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Article: A systematic review on survival and success rates of implants placed immediately into fresh extraction sockets after at least 1 year

TitleA systematic review on survival and success rates of implants placed immediately into fresh extraction sockets after at least 1 year
Authors
Issue Date2012
PublisherWiley-Blackwell Publishing, Inc.. The Journal's web site is located at http://www.blackwellpublishing.com/journals/CLR
Citation
Clinical Oral Implants Research, 2012, v. 23 suppl. 5, p. 39-66 How to Cite?
AbstractBACKGROUND: Type I immediate implant placement has gained popularity because it may reduce treatment time, number of surgeries and post-extraction bone loss. However, this is potentially challenged by inadequate keratinized mucosa for flap adaptation and difficulties in achieving primary stability. Moreover, it has been proven that post-extraction bone loss is an inevitable biological process, which affects treatment outcomes. OBJECTIVES: To estimate survival and success rates of implants and the implant-supported prostheses, the prevalence of biological, technical and aesthetic complications, and the magnitude of soft and hard tissue changes following implant placement immediately into fresh extraction sockets. MATERIAL AND METHODS: An electronic search in MEDLINE (PubMed) and the Cochrane Library from 1991 to July 2010 was performed to include prospective studies on immediate implants with a mean follow-up time of at least 1 year. The survival rates were computed using the STATA statistical software. Weighted means of soft and hard tissue changes were obtained by the inverse variance method. RESULTS: A total of 46 prospective studies, with a mean follow-up time of 2.08 years, were included. The annual failure rate of immediate implants was 0.82% (95% CI: 0.48-1.39%), translating into the 2-year survival rate of 98.4% (97.3-99%). Among the five factors analysed (reasons for extraction, antibiotic use, position of implant [anterior vs. posterior, maxilla vs. mandible), type of loading], only the regimen of antibiotic use affected the survival rate significantly. Lower failure rates were found in groups that were provided with a course of post-operative antibiotics. The success of implant therapy was difficult to assess due to scarce reporting on biological, technical and aesthetic complications. Soft tissue changes occurred mostly in the first 3 months after the provision of restoration, and then stabilized towards end of the first year. Marginal bone loss predominantly took place in the first year after implant placement, with a magnitude generally less than 1 mm. Controversy on hard tissue preservation with platform-switching technique remained unsolved. CONCLUSIONS: Despite the high survival rate observed, more long-term studies are necessary to determine the success of implant treatment provided immediately after tooth extraction. Special attention has to be given to aesthetic outcomes.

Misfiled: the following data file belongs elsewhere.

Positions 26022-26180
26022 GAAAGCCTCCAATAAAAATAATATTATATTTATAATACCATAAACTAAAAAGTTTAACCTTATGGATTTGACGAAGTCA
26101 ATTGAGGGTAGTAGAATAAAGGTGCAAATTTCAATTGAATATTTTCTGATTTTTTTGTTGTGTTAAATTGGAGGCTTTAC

Persistent Identifierhttp://hdl.handle.net/10722/145504
ISSN
2015 Impact Factor: 3.464
2015 SCImago Journal Rankings: 1.427
ISI Accession Number ID
Funding AgencyGrant Number
Osteology Foundation, Luzerne, Switzerland
Clinical Research Foundation (CRF) for the promotion of oral health, Brienz, Switzerland
Funding Information:

This systematic review was supported by an educational grant of the Osteology Foundation, Luzerne, Switzerland, and the Clinical Research Foundation (CRF) for the promotion of oral health, Brienz, Switzerland. The valuable contributions of Drs M. Lulic and W. C. Tan are highly appreciated.

 

DC FieldValueLanguage
dc.contributor.authorLang, NPen_US
dc.contributor.authorPun, LBen_US
dc.contributor.authorLau, KYen_US
dc.contributor.authorLi, KYen_US
dc.contributor.authorWong, MCMen_US
dc.date.accessioned2012-02-28T01:52:57Z-
dc.date.available2012-02-28T01:52:57Z-
dc.date.issued2012en_US
dc.identifier.citationClinical Oral Implants Research, 2012, v. 23 suppl. 5, p. 39-66en_US